Combative, provocative and engaging debate chaired by Michael Buerk. With Melanie Phillips, Matthew Taylor, Giles Fraser and Michael Portillo.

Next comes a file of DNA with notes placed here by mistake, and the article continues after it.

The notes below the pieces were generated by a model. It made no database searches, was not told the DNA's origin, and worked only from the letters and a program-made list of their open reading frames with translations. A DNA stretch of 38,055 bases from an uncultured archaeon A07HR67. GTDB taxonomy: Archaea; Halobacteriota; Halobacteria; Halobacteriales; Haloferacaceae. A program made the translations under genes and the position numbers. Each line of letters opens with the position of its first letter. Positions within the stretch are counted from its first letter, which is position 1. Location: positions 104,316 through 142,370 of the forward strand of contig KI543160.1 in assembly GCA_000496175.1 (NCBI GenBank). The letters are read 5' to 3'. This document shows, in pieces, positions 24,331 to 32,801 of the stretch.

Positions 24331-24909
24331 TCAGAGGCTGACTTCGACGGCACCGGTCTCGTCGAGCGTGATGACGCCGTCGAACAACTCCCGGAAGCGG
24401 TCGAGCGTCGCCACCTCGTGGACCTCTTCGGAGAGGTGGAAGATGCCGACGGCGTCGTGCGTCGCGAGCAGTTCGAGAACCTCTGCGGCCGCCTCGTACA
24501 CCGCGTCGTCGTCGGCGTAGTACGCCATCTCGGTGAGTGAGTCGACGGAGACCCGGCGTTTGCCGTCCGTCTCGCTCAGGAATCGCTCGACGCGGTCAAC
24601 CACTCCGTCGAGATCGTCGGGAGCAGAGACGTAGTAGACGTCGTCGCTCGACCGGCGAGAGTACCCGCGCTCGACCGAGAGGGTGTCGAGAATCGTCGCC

MP's have voted overwhelmingly to renew our Trident nuclear weapons system and the first job of any new prime minister is to write the "letters of last resort" which contain prime ministers' instructions for what to do in the event of a nuclear attack. The handwritten notes are taken to the UK's four Vanguard-class submarines, the ships which carry the ballistic missiles the Royal Navy calls "the nation's ultimate weapon" and contain instructions of what to do in the worst-case nuclear scenario: the obliteration of the UK state. The value of nuclear weapons is in their deterrence - the promise of mutually assured destruction. Theresa May has told the Commons that she wouldn't hesitate, but she could do no other. It is rumoured previous prime ministers may not have been so certain. By their nature the letters have to make broad moral judgments rather than situationally-dependent ones. They're about morality and ethics, not tactics. In the event that deterrence fails and we are attacked, would it be moral to use our nuclear weapons against civilians in retaliation? What would you do in the event of nuclear war? Under the 1949 Geneva Conventions, collective punishment is a war crime. If you think the moral principles of collective punishment are clear when it comes to nuclear weapons what about in other stories in the news? Is it always wrong to punish the innocent in pursuit of a wider justice? Should we ban all Russian athletes from the Rio Olympics to punish the drug cheats? Is protecting American citizens against terrorist attacks a greater good than the right of Muslims to travel to the USA? The morality of retaliation and collective punishment on the Moral Maze. Witnesses are Major General Patrick Cordingley, Air Vice Marshall Nigel Baldwin, Avia Pasternak and Austen Ivereigh.